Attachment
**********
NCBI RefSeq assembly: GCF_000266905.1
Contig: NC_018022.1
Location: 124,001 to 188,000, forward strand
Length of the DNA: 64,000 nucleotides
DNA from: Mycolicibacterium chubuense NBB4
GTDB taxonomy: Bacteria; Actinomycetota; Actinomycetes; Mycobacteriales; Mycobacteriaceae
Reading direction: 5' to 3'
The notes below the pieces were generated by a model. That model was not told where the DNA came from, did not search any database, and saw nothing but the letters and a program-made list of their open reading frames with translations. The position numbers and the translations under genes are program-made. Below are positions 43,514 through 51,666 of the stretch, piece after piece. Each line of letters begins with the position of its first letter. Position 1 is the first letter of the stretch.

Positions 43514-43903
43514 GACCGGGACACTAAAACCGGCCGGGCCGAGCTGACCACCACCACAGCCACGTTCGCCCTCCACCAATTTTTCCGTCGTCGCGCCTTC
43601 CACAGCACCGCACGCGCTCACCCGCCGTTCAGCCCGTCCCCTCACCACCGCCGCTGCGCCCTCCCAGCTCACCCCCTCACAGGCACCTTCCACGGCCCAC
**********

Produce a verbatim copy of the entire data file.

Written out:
NCBI RefSeq assembly: GCF_000266905.1
Contig: NC_018022.1
Location: 124,001 to 188,000, forward strand
Length of the DNA: 64,000 nucleotides
DNA from: Mycolicibacterium chubuense NBB4
GTDB taxonomy: Bacteria; Actinomycetota; Actinomycetes; Mycobacteriales; Mycobacteriaceae
Reading direction: 5' to 3'
The notes below the pieces were generated by a model. That model was not told where the DNA came from, did not search any database, and saw nothing but the letters and a program-made list of their open reading frames with translations. The position numbers and the translations under genes are program-made. Below are positions 43,514 through 51,666 of the stretch, piece after piece. Each line of letters begins with the position of its first letter. Position 1 is the first letter of the stretch.

Positions 43514-43903
43514 GACCGGGACACTAAAACCGGCCGGGCCGAGCTGACCACCACCACAGCCACGTTCGCCCTCCACCAATTTTTCCGTCGTCGCGCCTTC
43601 CACAGCACCGCACGCGCTCACCCGCCGTTCAGCCCGTCCCCTCACCACCGCCGCTGCGCCCTCCCAGCTCACCCCCTCACAGGCACCTTCCACGGCCCAC